Belton lies to the north east of Epworth. The large straggling village lies on both sides of the A161 for nearly a mile, with side roads leading to Beltoft, Sandtoft and through Churchtown to Belshaw Lane. Belton comprises the hamlets of Westgate, Grey Green, Bracon (Braycon), Woodhouse and Churchtown
Doomsday gives the manor as belonging to Geoffrey de Wirce. It was enclosed as a park by the Mowbray family who had a lodge 'Belgrave' on it. In 1145 the manor along with that of Haxey, Owston and Epworth belonged to the Abbey of Newburgh and went to the Priory of Alta-Prisa (Haltemprice), in 1324 together with land at Beltoft. Henry VII sold it to the Corporation of Lincoln. The church of All Saints contains the altar tomb of Richard of Belwood. Re-interred in it, in the sixteenth century, was Thomas Vavasor, famous for his cause against the participants of the Isle Drainage Scheme.
The village hall was built in 1883, the foundation stone for the Memorial chapel was laid in June 1878, the Wesleyan schoolroom was built 1888, the old school was erected in 1871. The Cooper Collinson ball opened in 1968, the playing field opened 1971, the cemetery opened 6th April 1900 and the War Memorial erected 1920, In an Epworth Bells from 1901 it is reported that…” Belton‘s pavements were widened so two people could walk side by side. In about 1842 a gypsum quarry was opened by Rev Thos Skipworth on his estate for manufacture of plaster for floors and ceilings etc, also to make lime for manure.Belton Mill was built c1825 (by the Hewson Family) who bought it from the Coggan family of Butterwick, it was reduced from four sails to two in 1923-24 and a Crossley gas engine was installed, the mill stopped working in the late 1950's and is now part of a private house. Years ago Temple Belwood was a fine building but went into decline after the Second World War and was finally demolished to make way for the M180.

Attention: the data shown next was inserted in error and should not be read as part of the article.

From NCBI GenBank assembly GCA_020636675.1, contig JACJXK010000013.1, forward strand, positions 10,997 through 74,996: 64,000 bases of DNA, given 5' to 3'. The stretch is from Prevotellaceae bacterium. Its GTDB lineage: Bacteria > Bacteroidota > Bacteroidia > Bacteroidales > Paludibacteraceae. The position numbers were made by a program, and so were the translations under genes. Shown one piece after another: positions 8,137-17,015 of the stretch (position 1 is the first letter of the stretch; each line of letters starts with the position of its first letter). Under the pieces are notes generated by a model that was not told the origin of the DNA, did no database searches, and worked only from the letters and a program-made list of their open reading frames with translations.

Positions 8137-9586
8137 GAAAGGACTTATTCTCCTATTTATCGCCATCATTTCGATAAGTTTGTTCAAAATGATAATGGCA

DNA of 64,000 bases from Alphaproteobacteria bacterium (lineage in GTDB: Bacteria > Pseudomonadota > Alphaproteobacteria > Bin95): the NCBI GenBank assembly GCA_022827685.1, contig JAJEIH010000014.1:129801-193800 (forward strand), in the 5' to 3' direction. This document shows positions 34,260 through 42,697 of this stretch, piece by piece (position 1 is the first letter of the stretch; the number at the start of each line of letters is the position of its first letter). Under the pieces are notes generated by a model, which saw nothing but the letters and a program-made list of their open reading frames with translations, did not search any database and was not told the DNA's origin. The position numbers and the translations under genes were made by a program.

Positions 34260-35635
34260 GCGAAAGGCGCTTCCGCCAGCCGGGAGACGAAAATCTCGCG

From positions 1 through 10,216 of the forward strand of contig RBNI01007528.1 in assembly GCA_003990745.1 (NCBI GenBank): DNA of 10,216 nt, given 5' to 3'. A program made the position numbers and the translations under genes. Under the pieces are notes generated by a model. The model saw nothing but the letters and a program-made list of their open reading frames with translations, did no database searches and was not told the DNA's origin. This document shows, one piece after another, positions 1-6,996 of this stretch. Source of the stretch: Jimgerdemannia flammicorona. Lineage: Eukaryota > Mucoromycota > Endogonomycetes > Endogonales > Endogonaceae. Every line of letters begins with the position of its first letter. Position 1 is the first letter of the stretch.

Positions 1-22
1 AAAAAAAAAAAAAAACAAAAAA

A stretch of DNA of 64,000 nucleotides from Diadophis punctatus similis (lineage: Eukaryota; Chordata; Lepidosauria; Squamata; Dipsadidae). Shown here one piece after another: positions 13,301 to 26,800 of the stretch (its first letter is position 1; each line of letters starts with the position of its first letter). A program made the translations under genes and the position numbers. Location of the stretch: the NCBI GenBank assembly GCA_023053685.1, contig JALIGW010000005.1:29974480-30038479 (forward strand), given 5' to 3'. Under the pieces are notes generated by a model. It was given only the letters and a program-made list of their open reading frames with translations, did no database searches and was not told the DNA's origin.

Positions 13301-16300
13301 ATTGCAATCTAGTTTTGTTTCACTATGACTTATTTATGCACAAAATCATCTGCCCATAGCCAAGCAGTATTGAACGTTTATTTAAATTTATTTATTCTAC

Sandtoft a hamlet in Belton parish lies 1 mile N of Epworth and 3 miles NW of Belton. The name is probably old Scandinavian in origin ,"sandtofte, a hamlet on sandy land".
Sandtoft used to be part of the Hatfield Chase a low-lying area in South Yorkshire, which often flooded and is chiefly known from the Battle of Hatfiled Chase in 633. It was a Royal hunting ground until Charles 1 appointed the Dutch engineer Cornelius Vermuyden to drain it . This changed the whole nature of a wide swathe of land including the Isle of Axholme and caused legal disputes for the rest of the century. The newly-drained land was to be divided into three parts, Vermuyden was to receive one-third, the Crown one-third, and the remaining third was to be divided among existing tenants who claimed right of Common over the Chase..